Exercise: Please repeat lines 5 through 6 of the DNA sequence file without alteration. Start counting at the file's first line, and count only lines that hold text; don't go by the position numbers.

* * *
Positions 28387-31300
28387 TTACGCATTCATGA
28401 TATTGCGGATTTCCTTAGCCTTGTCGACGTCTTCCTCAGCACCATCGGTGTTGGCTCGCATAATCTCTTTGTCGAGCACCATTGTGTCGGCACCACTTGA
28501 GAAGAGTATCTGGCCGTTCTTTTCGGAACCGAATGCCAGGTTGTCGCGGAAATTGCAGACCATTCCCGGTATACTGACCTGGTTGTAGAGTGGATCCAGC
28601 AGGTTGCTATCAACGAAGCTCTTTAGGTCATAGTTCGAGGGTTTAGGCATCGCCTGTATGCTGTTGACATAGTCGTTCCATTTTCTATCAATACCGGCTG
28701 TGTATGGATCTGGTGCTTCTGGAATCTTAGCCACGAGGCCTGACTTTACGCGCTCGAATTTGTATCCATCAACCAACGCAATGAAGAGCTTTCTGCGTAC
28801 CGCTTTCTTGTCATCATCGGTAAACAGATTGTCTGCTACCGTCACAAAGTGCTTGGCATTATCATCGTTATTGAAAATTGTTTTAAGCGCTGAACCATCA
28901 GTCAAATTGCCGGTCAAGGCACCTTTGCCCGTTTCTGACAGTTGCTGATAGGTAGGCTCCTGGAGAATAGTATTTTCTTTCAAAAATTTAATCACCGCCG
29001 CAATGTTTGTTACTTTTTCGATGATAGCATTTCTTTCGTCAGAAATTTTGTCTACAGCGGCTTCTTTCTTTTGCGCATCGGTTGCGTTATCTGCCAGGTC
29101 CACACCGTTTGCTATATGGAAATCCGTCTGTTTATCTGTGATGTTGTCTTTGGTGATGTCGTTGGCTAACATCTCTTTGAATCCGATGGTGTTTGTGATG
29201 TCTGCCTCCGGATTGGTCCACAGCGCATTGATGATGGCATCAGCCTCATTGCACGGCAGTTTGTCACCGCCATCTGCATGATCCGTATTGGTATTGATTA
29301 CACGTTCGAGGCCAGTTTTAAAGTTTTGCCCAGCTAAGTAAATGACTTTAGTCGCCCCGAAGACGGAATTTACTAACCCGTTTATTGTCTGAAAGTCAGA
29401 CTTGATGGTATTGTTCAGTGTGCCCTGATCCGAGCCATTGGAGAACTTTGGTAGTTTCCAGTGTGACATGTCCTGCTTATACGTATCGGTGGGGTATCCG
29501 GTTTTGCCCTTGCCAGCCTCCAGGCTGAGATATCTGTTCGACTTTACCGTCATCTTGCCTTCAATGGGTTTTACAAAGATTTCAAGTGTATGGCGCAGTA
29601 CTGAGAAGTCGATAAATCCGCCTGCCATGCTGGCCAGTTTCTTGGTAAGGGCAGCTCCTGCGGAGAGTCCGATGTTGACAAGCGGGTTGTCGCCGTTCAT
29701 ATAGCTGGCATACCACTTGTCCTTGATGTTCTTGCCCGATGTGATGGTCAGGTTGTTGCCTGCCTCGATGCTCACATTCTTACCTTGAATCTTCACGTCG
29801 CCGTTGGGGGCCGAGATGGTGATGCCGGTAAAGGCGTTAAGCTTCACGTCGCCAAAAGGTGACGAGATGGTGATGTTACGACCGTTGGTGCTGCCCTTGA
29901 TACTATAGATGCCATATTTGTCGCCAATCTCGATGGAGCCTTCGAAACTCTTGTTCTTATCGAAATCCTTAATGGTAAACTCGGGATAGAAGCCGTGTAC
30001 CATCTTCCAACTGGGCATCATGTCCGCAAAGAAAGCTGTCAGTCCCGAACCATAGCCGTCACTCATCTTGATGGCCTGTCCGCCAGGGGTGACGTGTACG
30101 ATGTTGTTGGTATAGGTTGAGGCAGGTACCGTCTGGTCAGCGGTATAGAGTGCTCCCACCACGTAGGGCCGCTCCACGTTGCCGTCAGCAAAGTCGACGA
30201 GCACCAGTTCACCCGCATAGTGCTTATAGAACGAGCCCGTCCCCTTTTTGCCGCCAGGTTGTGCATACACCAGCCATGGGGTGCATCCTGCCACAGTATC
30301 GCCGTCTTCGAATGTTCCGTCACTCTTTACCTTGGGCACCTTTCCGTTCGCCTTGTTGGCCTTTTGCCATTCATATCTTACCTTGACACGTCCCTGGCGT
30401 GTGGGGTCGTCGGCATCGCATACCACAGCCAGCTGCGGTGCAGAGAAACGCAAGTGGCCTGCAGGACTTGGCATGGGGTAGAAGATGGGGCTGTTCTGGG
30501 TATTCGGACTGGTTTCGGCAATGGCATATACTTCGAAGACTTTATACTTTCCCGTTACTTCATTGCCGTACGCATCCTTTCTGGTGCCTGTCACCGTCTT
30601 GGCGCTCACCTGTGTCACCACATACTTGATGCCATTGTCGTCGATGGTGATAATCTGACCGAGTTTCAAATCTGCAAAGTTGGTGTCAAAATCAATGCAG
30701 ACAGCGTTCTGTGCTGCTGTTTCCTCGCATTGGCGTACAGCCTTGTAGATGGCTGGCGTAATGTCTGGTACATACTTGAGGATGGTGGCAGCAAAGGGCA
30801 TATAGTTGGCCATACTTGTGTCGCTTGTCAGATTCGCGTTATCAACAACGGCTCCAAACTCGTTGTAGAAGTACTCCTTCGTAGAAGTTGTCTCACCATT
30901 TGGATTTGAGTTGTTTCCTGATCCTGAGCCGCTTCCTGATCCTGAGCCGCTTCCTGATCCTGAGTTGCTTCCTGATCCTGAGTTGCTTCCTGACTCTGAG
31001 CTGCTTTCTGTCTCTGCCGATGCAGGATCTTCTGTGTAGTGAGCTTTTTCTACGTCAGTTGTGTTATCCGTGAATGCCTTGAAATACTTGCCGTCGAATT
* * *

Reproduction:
28601 AGGTTGCTATCAACGAAGCTCTTTAGGTCATAGTTCGAGGGTTTAGGCATCGCCTGTATGCTGTTGACATAGTCGTTCCATTTTCTATCAATACCGGCTG
28701 TGTATGGATCTGGTGCTTCTGGAATCTTAGCCACGAGGCCTGACTTTACGCGCTCGAATTTGTATCCATCAACCAACGCAATGAAGAGCTTTCTGCGTAC